Brought back into print by Pushkin Press, Madeleine Bourdouxhe’s 1944 short story collection highlights the lives of conflicted female characters in beautiful prose.
Second World War
Written with warmth and humour as a series of letters, this novel appeared in my life when most needed.
Week two of a month-long celebration of favourite non-fiction reads. In this post we look at a perfect book pairing.
A necessarily brief review (I’m posting this from a sandy beach in Cyprus) of a dark but inventive short story collection set on 15th August 1945 – the day Japan surrendered and the Second World War formerly ended.
A short but shocking Dutch war classic by a writer who has drawn comparisons to Joseph Heller and Kurt Vonnegut.
A moral allegory and spiritual autobiography, The Little Prince is the most translated book in the French language.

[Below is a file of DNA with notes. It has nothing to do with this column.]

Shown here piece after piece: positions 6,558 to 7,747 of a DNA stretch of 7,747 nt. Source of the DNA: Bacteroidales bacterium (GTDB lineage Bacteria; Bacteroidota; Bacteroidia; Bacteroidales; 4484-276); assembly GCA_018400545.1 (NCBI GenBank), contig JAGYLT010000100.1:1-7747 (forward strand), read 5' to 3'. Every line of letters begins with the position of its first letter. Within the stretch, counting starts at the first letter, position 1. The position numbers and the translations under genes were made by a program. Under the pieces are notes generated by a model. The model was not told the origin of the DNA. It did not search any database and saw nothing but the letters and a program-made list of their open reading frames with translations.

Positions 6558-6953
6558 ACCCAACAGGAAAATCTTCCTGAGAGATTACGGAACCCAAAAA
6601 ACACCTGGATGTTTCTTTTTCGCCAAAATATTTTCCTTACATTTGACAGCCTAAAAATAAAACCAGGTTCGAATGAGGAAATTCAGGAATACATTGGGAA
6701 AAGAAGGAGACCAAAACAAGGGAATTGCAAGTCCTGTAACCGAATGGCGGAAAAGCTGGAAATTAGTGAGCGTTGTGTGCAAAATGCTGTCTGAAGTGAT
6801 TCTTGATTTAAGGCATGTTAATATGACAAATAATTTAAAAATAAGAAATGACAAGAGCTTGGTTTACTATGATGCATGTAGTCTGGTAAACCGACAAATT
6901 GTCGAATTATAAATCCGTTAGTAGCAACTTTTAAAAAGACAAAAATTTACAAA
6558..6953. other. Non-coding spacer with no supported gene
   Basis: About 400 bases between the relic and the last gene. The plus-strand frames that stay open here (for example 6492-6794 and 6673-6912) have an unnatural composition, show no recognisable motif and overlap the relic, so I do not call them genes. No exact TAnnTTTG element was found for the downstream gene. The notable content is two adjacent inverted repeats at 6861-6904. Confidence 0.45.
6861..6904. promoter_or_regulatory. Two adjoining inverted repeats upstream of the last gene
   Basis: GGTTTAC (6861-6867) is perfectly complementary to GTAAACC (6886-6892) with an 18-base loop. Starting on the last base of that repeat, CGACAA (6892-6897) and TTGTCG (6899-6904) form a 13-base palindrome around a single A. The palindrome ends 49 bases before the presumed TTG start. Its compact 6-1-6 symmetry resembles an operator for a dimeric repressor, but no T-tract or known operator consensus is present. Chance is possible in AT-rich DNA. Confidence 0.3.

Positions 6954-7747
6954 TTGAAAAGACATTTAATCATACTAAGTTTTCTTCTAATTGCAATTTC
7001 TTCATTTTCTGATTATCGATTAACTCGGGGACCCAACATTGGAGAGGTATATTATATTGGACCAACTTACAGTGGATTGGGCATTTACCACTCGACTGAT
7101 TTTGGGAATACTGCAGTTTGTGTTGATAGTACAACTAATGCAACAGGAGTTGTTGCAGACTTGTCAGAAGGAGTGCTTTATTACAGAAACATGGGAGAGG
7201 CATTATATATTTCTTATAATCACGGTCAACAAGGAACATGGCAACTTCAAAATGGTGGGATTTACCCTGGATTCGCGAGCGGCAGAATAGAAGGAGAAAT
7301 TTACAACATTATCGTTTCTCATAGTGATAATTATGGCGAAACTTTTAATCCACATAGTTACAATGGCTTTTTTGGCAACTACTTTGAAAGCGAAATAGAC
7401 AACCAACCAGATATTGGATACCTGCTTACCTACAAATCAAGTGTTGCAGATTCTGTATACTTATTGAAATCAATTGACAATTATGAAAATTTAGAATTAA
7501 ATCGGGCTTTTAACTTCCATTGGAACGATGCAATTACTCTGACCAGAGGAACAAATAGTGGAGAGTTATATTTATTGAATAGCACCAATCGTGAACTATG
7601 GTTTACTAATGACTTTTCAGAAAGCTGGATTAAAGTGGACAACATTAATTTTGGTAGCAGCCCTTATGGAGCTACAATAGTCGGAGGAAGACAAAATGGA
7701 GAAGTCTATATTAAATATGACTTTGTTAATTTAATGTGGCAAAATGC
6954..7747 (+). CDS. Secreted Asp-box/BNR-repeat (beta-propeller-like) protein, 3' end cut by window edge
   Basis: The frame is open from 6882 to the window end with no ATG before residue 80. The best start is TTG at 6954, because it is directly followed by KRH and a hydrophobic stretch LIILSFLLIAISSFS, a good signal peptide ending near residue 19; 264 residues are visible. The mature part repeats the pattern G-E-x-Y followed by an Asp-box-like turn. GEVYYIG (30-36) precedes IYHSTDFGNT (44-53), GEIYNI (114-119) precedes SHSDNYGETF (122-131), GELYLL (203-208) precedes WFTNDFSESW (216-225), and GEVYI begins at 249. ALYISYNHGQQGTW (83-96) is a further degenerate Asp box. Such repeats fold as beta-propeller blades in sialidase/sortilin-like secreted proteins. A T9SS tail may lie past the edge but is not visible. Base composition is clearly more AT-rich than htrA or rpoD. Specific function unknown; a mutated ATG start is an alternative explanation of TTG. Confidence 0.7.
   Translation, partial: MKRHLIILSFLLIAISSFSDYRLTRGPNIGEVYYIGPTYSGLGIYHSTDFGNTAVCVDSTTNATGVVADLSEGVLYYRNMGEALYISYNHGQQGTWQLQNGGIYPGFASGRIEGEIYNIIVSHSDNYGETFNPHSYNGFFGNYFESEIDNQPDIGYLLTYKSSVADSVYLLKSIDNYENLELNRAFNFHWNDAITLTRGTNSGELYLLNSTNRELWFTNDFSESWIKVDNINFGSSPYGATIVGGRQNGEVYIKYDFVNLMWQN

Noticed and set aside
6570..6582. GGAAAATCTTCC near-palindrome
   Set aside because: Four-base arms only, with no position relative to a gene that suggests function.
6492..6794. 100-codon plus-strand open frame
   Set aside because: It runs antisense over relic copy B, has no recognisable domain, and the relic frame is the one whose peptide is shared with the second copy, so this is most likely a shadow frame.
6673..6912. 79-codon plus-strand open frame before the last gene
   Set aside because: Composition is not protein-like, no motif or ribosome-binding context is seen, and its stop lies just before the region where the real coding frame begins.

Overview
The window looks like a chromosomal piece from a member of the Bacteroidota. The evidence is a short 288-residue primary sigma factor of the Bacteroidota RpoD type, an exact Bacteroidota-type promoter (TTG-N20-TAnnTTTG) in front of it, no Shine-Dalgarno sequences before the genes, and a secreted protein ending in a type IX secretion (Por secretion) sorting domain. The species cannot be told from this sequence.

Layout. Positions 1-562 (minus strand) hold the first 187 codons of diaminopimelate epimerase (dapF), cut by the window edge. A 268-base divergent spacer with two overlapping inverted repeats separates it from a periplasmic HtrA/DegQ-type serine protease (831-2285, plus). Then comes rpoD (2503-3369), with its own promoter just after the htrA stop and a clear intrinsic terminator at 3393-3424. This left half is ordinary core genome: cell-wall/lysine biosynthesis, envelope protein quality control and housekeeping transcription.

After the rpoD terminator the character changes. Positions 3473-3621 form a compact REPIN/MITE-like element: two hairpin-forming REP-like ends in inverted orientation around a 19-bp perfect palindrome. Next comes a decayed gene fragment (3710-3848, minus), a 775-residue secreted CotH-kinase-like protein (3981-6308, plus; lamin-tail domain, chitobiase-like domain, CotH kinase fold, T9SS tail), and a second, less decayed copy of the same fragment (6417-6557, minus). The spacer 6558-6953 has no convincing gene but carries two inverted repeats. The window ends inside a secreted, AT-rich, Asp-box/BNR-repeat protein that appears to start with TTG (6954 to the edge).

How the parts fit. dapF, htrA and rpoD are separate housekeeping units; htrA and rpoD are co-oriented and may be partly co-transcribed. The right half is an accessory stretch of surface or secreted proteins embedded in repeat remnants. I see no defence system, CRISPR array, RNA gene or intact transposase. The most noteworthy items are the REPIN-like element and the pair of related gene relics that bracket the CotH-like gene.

The story of an unexpected and forbidden love affair that developed between America’s First Lady and a well-known female journalist.
I have completed the fourth and final week of my online course, How to Read a Novel, in which we turned our attention to setting.
Craig Larsen’s novel is a harrowing tale of survival in desperate circumstances. It will undoubtedly appeal to readers of gritty noir wartime thrillers.
Estoril is a comedy-cum-spy story set in a luxurious hotel during the height of the Second World War.
Walking Wounded is a brilliantly crafted, often harrowing, powerfully intense piece of work, which deserves to win awards.
Iris Origo was known to me as being one of the finest diarists of the 20th century for her moving and compassionate journal detailing Italy’s disastrous involvement in the same conflict.
In late 1942, when Ludwig (Lale) Sokolov passed through the most notorious gates in modern history, he was a healthy, bright, outgoing young man with a penchant for the company of women.
It is difficult to know how to define Life After Life, Kate Atkinson’s 2013 Costa Book Award winning novel.